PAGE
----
Energous has been promising to deliver truly wireless charging to all the gadgets in our lives for a few years now, but the company still isn't ready to deliver it.
In a phone call ahead of CES, Energous CEO Steve Rizzone said that wireless charging transmitters, which can charge devices wirelessly from several feet away, are now supposed to begin shipping by the end of 2017.
The last time Energous was at CES, in 2015, transmitters were supposed to ship by the end of that year, too. But Rizzone says the plan changed after Energous signed a "key strategic partnership" just a month after the convention, leading to a renewed focus on miniaturizing the technology before shipping it. The deal Energous made also gave its partner the right to be the first to ship its charging technology inside of phones, laptops, tablets, and certain wearables and accessories, so Energous' initial plan for battery phone cases had to be put on hold.
Energous certainly doesn’t mind speculation that Apple is its partner
That "key" partner is suspected to be Apple, and Energous — though declining to state its partner's name — is certainly happy to fuel the speculation. Rizzone says the partnership is with "one of the largest consumer electronic companies in the world. I cannot tell you who it is, but I can virtual guarantee that you have products from this company on your person, sitting on your desk, or at home."
The identity of Energous' partner is critically important to assessing the company’s chances of success. That's because Energous is offering yet another charging technology — called WattUp — and it faces the chicken and egg problem of needing wide support in order to catch on. Gadgets that support WattUp charging will be able to charge off of any Energous-powered transmitter. So if Apple tries to put a WattUp transmitter in every home, then Energous is golden. But if, say, Dell tries to do the same thing, Energous is facing a much steeper uphill battle.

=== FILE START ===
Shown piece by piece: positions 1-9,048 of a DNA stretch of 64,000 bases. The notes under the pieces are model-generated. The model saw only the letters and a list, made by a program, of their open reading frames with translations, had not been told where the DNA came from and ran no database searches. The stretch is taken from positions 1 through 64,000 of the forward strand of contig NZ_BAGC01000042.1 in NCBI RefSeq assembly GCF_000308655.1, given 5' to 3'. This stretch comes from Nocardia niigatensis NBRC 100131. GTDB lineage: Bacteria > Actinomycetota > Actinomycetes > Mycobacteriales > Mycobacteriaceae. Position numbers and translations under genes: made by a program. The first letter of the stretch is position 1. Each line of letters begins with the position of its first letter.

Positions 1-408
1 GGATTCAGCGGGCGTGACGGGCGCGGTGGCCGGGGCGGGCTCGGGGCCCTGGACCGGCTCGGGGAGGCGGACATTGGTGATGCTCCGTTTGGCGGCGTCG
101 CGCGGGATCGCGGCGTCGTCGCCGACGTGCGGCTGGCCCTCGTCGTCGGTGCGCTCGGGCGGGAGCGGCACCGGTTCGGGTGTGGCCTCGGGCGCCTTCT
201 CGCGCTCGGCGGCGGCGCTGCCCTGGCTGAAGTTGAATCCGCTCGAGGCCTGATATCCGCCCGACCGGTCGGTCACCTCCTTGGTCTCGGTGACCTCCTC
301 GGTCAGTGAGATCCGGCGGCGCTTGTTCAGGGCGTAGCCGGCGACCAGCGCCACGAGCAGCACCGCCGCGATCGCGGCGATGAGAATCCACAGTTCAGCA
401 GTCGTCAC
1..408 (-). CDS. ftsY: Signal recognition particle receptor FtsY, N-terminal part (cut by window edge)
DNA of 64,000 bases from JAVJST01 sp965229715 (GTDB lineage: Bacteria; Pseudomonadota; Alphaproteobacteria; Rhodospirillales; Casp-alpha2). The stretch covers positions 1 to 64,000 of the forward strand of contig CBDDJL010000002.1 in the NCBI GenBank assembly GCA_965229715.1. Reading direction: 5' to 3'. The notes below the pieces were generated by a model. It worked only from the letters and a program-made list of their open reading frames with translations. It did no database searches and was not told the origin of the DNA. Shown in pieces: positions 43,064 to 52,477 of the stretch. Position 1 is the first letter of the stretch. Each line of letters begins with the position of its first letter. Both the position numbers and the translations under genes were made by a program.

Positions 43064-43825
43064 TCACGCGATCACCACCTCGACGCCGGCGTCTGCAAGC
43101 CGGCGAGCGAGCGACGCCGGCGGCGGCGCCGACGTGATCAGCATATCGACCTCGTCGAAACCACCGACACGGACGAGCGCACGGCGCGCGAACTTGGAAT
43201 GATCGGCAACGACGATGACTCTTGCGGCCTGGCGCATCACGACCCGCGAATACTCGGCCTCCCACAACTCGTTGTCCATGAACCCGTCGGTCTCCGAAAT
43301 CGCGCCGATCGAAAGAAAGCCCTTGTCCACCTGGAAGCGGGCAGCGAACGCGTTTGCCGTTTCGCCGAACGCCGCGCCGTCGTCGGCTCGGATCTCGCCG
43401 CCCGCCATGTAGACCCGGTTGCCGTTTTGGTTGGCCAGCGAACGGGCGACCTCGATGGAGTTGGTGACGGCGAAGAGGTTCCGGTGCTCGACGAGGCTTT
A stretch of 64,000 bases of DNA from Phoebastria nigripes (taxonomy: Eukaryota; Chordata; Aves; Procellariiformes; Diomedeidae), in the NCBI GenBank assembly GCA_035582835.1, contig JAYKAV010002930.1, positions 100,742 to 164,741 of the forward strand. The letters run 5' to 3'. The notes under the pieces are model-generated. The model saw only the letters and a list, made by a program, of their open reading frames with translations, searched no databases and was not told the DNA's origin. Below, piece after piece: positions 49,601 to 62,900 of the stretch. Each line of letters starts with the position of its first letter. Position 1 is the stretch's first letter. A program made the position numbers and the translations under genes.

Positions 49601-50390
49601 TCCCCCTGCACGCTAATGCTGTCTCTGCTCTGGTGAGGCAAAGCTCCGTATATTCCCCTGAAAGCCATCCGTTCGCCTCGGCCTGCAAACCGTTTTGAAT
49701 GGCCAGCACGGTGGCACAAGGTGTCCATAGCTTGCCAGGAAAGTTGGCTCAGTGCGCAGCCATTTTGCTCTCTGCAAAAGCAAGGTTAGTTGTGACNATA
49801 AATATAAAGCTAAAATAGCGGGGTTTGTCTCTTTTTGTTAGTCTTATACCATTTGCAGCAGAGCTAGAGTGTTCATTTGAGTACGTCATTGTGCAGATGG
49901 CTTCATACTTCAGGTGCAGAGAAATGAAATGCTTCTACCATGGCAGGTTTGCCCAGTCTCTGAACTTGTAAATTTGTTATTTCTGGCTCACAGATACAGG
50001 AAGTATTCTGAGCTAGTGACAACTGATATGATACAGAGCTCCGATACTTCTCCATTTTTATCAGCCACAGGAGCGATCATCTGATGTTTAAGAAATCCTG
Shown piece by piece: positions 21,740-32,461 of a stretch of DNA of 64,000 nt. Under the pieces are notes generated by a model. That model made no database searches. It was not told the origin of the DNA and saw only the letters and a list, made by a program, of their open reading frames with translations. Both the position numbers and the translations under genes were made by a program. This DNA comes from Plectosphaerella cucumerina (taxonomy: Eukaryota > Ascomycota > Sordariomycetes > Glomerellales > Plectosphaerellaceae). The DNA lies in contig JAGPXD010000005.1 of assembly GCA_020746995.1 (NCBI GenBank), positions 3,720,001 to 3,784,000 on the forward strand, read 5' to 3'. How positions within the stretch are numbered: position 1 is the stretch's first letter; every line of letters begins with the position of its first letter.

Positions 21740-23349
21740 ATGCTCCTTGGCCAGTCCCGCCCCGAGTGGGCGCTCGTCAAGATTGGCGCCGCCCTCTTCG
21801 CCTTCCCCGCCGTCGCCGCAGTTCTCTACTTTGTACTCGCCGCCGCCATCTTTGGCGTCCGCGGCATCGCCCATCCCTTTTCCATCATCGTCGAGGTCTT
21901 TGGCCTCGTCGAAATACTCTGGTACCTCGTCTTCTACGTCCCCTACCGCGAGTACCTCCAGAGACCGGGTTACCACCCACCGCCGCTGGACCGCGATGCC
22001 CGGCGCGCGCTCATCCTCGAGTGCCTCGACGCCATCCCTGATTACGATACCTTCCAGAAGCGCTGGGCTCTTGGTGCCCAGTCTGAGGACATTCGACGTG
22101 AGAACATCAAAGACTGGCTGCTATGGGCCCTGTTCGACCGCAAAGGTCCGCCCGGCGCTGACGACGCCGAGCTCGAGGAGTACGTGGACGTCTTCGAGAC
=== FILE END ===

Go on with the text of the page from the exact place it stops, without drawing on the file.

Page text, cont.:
While Energous' most exciting tech isn't ready yet, the company is ready to start shipping something — unfortunately, it's a much less compelling start. Rather than truly wireless transmitters, Energous is going to start with traditional "wireless" charging pads, which require devices to be placed on top of them. There's nothing particularly special about the charging pads, however devices that support them now will also be able to charge over the actual wireless transmitters that are supposed to ship later this year.
Essentially, it's a way for Energous to start building out an ecosystem early, before its tech is ready for primetime. That way, when wireless transmitters do begin to ship, there'll already be a handful of gadgets ready to be used with them.
It’s a pretty dull start for (potentially) exciting tech
Energous won't make any of these devices itself. Instead, it'll sell the radios and technology to companies that want to use them, be it for their own gadgets, transmitters, or charging pads. It's announcing the first six partners today, none of which you're likely to have heard of. The highlights include a pair of Bluetooth trackers from a company called Chipolo, a portable phone charger from Peri, and a hearing aid from SK Telesys.
It's a far less ambitious start for Energous, but it is, at least, a start. At CES this week, Energous is supposed to demo its technology inside of a charging pad, a short-range wireless charger, and a wireless charger with a range up to 18 feet. In 2015, Energous' demo showed a product that just barely worked, so whether we can actually see devices charging this year is a major question.
Another question is whether Energous' vision really makes sense. Though Rizzone emphasized that Energous’ transmitters can be fast or slow, meant for gadgets big and small, it sounds like we're mostly going to see them in one form: slow. That’s supposed to be made up for by the fact that gadgets will always be charging when they’re in range, but whether that happens depends on just how far of a range they have. It could be a great idea. Or we could need a whole lot of transmitters.